One of the scariest films I ever saw was Jaws. Jaws was released in December ‘75 but it wasn’t until ’76 when I got to see it. I was 10 years old at the time. My brother, four years older than me and just as bereft of common sense then as he is today, figured I would be mature enough to enjoy the film. He was partly right.
For those of you who are unfamiliar with this film, the strapline for Jaws says: A police chief, a marine scientist and a fisherman spring into action after a white shark terrorises the inhabitants of Amity, a quiet island.
The film scared me in all the appropriate places. I’m fairly sure there were parts where I had my eyes squeezed shut but I still remember the relentless biting of the dead-eyed shark as it mercilessly chased down one victim after another after another. I am now aware that there was a bigger subplot with the local mayor demanding the danger to the public be kept quiet so businesses could continue to make profits at all costs, whilst the responsible hero fought against this cavalier capitalist attitude in his bid to save lives. (Not that politicians in the real world are ever so careless with anything that risks the lives of those who voted for them).
The film scared me. But the walk home afterwards scared me even more. The aforementioned big brother (the one with an undiagnosed common sense allergy) thought it would be good for us to walk home via the seafront. After watching Jaws. A film about a massive killer shark.
It’s worth reflecting for a moment on how much Jaws has impacted subsequent culture. Keep in mind the world has seen six Sharknado movies. There have been three Sharktopus movies, including Sharktopus vs Whalewolf and Sharktopus vs Peracuda. There have been numerous other movies with ‘shark’ in the title, including Sharkenstein, The Shark Killers, Shark Lake, Shark Night and Shark Exorcist.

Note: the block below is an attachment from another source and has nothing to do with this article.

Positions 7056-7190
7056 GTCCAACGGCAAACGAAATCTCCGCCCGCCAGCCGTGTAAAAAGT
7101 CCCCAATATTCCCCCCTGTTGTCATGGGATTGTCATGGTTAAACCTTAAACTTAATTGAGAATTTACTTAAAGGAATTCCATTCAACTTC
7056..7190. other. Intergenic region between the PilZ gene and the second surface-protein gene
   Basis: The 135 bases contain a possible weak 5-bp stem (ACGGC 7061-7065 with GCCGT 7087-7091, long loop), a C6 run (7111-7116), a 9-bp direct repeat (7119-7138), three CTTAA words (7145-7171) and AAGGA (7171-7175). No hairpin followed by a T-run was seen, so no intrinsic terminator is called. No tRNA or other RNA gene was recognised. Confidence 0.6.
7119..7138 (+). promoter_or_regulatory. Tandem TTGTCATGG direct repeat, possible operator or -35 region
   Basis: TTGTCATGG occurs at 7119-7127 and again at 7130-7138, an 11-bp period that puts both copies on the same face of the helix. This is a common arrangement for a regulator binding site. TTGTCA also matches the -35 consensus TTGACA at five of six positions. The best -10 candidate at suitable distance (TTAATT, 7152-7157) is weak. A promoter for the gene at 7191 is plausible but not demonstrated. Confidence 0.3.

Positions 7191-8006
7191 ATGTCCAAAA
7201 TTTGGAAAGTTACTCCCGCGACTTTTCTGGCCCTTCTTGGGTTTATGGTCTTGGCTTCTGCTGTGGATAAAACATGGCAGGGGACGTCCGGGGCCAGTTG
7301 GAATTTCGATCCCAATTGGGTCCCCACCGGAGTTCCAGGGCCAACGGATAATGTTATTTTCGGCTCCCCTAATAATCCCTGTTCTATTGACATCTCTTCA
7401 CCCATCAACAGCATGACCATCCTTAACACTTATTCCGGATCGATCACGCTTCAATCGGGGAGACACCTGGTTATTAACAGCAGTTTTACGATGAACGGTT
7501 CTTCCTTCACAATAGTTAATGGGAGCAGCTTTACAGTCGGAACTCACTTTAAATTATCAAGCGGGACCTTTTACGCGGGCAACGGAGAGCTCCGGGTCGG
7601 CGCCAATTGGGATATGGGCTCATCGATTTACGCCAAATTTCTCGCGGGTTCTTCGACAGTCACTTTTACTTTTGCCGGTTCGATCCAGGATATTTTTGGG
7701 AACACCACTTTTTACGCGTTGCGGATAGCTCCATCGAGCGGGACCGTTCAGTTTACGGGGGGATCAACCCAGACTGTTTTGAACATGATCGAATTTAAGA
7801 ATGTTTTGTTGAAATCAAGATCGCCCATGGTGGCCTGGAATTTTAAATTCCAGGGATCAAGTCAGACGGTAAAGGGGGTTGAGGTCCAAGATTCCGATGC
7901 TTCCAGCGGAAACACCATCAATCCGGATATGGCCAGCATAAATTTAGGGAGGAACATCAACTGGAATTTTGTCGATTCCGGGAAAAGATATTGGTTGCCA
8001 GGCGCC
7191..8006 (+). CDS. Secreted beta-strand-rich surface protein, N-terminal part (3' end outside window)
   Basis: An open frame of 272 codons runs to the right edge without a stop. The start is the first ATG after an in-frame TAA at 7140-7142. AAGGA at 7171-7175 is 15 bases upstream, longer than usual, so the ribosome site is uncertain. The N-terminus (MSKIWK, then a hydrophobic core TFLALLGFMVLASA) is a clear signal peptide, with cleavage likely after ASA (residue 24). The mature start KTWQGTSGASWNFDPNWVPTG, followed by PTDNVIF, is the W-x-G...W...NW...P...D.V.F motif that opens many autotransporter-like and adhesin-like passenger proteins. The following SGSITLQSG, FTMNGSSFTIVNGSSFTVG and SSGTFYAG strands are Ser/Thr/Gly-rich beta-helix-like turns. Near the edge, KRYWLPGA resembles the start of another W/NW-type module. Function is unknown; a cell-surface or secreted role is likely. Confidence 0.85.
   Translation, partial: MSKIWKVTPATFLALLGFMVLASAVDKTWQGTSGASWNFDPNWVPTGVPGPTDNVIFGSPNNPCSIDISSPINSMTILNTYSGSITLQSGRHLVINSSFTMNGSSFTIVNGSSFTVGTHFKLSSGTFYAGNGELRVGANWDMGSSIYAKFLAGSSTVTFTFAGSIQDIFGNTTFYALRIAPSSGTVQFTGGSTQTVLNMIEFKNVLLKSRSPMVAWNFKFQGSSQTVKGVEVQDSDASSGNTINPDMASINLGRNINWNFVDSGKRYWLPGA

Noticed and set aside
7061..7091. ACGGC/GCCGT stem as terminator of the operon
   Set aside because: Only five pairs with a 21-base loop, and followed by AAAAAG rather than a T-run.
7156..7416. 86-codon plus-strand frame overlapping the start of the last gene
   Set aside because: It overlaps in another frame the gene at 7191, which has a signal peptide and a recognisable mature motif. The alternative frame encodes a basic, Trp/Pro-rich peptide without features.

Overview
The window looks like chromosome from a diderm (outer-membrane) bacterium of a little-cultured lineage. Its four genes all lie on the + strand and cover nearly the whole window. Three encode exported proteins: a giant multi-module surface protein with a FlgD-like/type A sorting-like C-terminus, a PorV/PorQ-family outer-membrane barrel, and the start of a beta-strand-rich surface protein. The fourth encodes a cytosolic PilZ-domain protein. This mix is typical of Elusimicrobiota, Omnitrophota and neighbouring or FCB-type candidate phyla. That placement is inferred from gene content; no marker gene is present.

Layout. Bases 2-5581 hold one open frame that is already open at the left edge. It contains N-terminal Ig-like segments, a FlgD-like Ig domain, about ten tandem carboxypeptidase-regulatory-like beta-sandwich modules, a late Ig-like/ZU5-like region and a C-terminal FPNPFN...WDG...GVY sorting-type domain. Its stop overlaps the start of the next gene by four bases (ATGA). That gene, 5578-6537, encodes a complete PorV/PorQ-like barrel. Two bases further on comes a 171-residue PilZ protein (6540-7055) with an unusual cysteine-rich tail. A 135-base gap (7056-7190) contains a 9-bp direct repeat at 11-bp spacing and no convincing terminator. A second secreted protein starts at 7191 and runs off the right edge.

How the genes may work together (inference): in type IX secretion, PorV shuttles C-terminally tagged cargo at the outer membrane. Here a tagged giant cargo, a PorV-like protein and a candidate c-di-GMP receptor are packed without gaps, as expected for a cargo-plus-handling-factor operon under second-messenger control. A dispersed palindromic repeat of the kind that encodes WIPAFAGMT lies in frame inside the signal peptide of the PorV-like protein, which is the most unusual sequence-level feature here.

Whilst this is a lot of menacing, scary fictional sharks, the reality is that the species is a little less intimidating. According to the ISAF (the International Shark Attack Files), there have been some 441 fatal shark attacks between 1958 and 2019 – which averages at around seven deaths per year. Shark attacks since 2010 have however averaged six fatalities per year up until 2019. Compare this to the hippopotamus which, as a species, kills an average of 500 people per year, and you begin to see that sharks aren’t quite the danger that fiction would have us believe. When you factor in that dogs are responsible for 25,000 human deaths per year, sharks begin to look more like man’s best friend than man’s best friend.
Peter Benchley, the author of the novel from which the film was made, went on to become an ocean activist. His involvement with oceanic matters came about as he tried to redress the image the film had created which showed sharks to be merciless, vengeful killing machines. He died in 2006 but his name is now associated with initiatives such as the Peter Benchley Ocean Awards.
And there I was: 1976 on the seafront at Blackpool having just watched the scariest film imaginable about creatures that come from the watery depths. Admittedly, I was on the promenade. And the tide was out. And there’s very little danger of any sharks arriving at Blackpool beach unless they’ve completely given up on life.
But still, I remember that evening as exquisitely horrifying. If you read a book about a haunted house, and then go and sit in any deserted building, you’re going to be unsettled. If you watch a film about things rising from a midnight cemetery, and then you go and stand at the gates of a midnight cemetery, you’re going to be unsettled. And the same goes for watching a shark movie. Even when you realise that sharks aren’t the monsters of destruction that fiction has labelled them; even when you’re standing on a dry promenade half a mile from a tide that’s likely never seen a live shark; the terror of what could be is still enough to send a delicious tickle up and down the spine.
I’d highly recommend it.